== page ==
• Wallet or change purse with a dollar and maybe quarters (if mature enough not to swallow change)
  • Theo Klein Toy Swiss Army Knife
  • Comb or brush
  • Chapstick
  • Hat, mittens, and scarf in cold weather

Elementary School Age (6-8 years)

These are the kids who may be away from parents for several hours during the day. They may ride a bus to school every day, or they may be playing outside without direct supervision if they check-in often. Kids this age can handle a little more responsibility and can have incidents where they get into a jam when parents aren’t right there to solve the problem.

Middle School Age (10-14 yrs. old)

Kids at this age are spending more time away from home and without the direct supervision of an adult. They are often with friends or out in the neighborhood or even the woods rather than just in the backyard. This is about the time that most kids begin to experiment with building or making things on their own or with friends.

High School Age (15-18 years)

Kids at this age will often push the boundaries of their new-found independence. They spend a good deal of time away from home at school or work. They also spend increasing amounts of time away from parents, either home alone or in the company of their peers. Whether we as parents like it or not, kids at this age are learning how to be an adult.

This means they may sometimes be faced with adult dangers when parents are not around to protect them. It’s a crucial time for kids to be prepared to protect themselves, not just from minor scrapes and bruises but real dangers like assault, rape, car accidents, and accidental trauma. Every child from a young age should be taught the basics of personal safety around things such as water, power lines, guns, drugs and alcohol, strangers, and traffic.

  • Wallet or purse with identification, emergency cash, and some change
  • Whistle
  • Flashlight
  • Spacepen or Tactical Pen
  • Paracord bracelet
  • Wrist or pocket watch
  • Cell phone with Otterbox
  • Compass
  • CPR Mask and latex gloves (if CPR Trained)
  • Keyring or Carabiner with Keys
  • Flashdrive
  • Multi-tool
  • Chapstick
  • Paperclip wrapped in scotch tape or electrical tape
  • Tissues
  • Individual First Aid Kit
  • Bobby Pins or hair tie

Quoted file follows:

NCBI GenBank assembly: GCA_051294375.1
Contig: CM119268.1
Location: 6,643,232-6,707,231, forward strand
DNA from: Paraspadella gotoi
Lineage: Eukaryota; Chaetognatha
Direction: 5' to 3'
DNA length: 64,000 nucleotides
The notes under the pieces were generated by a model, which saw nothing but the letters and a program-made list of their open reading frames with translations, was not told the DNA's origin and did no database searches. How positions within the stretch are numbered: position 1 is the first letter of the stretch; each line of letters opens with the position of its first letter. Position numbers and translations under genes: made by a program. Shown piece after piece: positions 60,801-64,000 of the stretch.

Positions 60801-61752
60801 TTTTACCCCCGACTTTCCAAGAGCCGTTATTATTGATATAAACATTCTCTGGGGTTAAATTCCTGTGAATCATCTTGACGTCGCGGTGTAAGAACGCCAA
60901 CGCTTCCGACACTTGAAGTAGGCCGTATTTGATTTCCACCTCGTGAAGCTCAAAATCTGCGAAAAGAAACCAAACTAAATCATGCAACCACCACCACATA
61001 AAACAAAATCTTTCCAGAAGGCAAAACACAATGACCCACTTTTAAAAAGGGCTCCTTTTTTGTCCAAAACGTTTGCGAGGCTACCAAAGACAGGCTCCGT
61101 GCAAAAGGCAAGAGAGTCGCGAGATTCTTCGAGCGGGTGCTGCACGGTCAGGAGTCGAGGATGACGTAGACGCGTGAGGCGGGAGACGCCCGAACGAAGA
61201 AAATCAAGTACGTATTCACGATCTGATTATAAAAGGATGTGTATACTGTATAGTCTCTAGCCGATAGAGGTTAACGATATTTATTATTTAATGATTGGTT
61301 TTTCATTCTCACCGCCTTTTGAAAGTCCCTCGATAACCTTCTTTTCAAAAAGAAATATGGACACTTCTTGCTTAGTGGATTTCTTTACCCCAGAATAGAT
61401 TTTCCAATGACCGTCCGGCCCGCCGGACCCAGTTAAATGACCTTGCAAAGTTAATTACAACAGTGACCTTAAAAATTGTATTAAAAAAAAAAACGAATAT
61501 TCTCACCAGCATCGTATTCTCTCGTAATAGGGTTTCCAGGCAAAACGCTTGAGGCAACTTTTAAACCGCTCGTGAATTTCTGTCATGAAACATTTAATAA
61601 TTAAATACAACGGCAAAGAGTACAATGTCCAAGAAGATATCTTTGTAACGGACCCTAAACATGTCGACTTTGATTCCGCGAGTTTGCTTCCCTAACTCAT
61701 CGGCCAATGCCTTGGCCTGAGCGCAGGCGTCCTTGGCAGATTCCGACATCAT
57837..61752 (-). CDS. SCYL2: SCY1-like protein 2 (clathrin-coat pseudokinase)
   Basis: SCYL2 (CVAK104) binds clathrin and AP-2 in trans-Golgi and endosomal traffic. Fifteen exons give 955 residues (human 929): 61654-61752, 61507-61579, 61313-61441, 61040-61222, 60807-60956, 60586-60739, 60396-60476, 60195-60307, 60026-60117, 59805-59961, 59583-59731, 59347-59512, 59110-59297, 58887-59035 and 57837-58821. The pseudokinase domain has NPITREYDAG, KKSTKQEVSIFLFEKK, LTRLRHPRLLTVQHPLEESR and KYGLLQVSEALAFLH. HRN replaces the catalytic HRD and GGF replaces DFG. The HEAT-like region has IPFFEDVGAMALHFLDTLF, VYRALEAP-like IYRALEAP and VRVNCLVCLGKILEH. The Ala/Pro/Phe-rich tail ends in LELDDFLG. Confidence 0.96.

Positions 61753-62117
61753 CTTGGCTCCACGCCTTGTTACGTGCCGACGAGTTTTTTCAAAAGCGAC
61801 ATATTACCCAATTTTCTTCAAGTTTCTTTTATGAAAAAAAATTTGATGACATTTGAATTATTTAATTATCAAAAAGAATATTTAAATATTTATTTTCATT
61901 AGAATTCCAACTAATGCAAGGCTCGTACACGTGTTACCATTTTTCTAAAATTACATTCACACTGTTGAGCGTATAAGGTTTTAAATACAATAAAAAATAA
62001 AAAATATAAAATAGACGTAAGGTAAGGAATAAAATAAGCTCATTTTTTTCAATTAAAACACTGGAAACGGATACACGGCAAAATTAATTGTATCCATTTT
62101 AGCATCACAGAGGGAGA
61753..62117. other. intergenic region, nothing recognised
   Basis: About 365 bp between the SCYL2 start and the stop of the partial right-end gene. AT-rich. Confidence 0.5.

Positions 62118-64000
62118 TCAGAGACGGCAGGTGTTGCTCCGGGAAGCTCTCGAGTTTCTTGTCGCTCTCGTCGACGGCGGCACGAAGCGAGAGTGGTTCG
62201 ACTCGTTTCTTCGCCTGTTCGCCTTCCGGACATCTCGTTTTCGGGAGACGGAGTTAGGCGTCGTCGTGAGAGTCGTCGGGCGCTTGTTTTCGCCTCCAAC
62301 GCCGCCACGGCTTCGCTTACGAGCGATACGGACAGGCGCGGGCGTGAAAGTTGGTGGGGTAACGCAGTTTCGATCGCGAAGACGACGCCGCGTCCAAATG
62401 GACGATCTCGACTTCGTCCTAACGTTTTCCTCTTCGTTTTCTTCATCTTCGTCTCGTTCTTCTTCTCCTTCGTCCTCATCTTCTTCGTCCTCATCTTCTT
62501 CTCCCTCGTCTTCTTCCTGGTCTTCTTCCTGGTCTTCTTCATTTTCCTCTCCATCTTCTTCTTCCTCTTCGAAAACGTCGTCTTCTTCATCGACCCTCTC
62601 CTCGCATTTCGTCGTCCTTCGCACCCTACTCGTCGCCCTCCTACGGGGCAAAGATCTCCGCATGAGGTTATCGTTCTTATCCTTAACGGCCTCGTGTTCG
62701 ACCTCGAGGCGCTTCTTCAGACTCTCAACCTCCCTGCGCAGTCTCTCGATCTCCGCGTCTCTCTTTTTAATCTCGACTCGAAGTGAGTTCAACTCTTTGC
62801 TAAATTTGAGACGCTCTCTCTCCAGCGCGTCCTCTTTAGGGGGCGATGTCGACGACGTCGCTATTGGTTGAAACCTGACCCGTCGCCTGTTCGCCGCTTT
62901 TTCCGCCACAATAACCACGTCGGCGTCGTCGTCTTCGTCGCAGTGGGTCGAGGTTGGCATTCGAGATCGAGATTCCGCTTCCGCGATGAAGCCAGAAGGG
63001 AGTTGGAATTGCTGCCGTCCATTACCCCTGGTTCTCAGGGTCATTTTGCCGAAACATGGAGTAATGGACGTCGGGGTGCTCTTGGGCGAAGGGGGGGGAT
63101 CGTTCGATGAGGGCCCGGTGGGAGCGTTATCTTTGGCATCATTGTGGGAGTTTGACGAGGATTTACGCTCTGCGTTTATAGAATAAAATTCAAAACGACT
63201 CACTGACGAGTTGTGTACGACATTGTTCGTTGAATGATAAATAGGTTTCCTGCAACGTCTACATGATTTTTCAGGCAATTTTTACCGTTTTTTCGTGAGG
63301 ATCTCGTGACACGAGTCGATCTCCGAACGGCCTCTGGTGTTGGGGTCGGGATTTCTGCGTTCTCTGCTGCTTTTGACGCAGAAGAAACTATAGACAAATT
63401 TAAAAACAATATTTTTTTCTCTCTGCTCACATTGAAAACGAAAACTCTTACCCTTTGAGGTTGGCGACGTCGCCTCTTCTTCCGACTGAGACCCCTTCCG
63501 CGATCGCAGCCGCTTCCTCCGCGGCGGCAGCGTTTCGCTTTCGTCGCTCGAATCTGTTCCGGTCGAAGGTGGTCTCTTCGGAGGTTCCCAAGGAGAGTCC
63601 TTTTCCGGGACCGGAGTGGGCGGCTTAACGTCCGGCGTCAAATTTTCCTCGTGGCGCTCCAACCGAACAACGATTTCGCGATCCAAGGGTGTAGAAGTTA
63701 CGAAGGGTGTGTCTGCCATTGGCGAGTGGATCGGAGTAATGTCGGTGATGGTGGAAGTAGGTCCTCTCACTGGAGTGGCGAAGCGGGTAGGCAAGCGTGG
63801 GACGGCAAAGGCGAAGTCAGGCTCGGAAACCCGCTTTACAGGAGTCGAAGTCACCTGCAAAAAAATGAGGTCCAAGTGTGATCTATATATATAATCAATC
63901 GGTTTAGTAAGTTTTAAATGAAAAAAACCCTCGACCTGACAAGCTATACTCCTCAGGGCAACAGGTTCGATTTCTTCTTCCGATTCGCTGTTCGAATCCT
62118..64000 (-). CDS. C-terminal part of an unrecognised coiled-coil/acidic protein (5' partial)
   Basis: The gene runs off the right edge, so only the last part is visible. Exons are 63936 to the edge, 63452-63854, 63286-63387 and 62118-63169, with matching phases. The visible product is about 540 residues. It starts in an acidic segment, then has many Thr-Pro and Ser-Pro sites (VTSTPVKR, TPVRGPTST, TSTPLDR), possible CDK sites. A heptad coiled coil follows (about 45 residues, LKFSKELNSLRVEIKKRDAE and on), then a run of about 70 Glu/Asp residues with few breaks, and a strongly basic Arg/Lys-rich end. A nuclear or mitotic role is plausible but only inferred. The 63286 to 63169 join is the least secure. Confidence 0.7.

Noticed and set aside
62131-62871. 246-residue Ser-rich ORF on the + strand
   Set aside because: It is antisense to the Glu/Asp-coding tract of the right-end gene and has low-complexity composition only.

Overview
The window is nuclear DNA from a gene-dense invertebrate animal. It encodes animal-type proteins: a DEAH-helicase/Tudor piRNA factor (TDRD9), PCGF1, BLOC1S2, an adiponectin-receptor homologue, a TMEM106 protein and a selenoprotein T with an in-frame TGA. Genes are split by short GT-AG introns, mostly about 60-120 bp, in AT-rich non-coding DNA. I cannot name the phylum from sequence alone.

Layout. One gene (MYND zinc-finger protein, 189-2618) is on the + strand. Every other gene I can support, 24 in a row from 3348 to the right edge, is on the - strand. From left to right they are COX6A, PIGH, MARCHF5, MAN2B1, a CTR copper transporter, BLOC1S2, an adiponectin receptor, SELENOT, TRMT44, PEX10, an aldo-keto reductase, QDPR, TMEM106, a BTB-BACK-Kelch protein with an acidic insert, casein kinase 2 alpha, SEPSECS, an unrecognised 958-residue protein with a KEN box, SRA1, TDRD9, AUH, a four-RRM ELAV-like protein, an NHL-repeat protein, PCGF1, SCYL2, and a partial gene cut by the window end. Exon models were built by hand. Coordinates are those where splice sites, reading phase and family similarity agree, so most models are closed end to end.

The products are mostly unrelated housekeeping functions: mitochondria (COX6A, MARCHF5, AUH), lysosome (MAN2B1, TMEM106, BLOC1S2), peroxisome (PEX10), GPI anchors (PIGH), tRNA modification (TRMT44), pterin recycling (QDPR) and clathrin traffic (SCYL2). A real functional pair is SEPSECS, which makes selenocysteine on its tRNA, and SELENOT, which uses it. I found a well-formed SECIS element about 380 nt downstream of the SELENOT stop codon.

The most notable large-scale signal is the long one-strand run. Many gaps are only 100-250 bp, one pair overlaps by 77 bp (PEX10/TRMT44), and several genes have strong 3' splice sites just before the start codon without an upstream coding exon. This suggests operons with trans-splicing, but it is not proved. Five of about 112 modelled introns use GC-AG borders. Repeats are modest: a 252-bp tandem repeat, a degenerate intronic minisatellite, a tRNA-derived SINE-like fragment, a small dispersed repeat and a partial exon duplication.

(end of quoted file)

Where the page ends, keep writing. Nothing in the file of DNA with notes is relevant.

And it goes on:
• Inhaler if applicable
  • Feminine Hygiene items if applicable
  • Sharpie marker
  • Leatherman Freestyle Multi-Tool
  • Portable charger/power bank
  • Pocketknife
  • Pepper spray or mace (legally allowed in 33 states w/o restrictions but check your state laws carefully)

The Maxpedition Micro Pocket Organizer is a great place to store those items that kids want to carry but can’t take to school. They can keep everything together until after school and weekends when they can carry it in their pockets. For toddlers and preschool age kids, look at something like Mini Backpack for those times when they don’t have pockets. Older tweens and high school kids may prefer to carry EDC items in a wallet, purse or even a small messenger bag.

For kids of all ages, you need to make sure their extremities are well-protected. Kids ten and older may resist wearing sturdy shoes or warm boots to school if they aren’t “stylish.” I’ve gotten around this by having a rule that they must take the sturdy shoes, warm jacket, hat, gloves, etc. in their backpack just in case they need them. However it works in your house, your child should be wearing or have immediate access to a good sturdy foot protection. Consider high-quality hiking boots, shoes, or hiking sandals from Vasque or  Keen depending on the climate and season.

Merino wool socks are a great way to keep feet warm and dry during wet or cold weather. Wool holds its insulative properties when wet and dries quickly. Thinsulate brand mittens or gloves are best for keeping kids hands warm and dry in cold weather and in extreme temperatures you can add Hothands hand warmers to the EDC list for older children so they can use them as needed for extra warmth.

The last thing for any child’s EDC kit which applies in my opinion for all school age children who regularly carry a backpack to/from school is a bulletproof insert in their backpack or messenger bag. It’s sad that now this is something that even must be considered but from a safety standpoint, I would be remiss not to mention it. As a parent, you can determine at what age you explain that the insert is there and train them to turn their back or how to position their messenger bag for best protection in the event of a school shooting.

It’s best if you can include your child in the process of creating their EDC kit. Get their input and feedback on what items they feel might be needed. Use your judgment about what to insist they carry and what they can choose to carry. Take advantage of the time you spend with them to explain why you feel specific items are mandatory.

Most importantly, make sure you take the time to not only explain the importance of EDC to personal safety and provide plenty of opportunities for them to practice using each item enough to feel comfortable using it in a crisis. Response time is critical to survival in an emergency. The more instinctively your child responds, the better their chances of survival.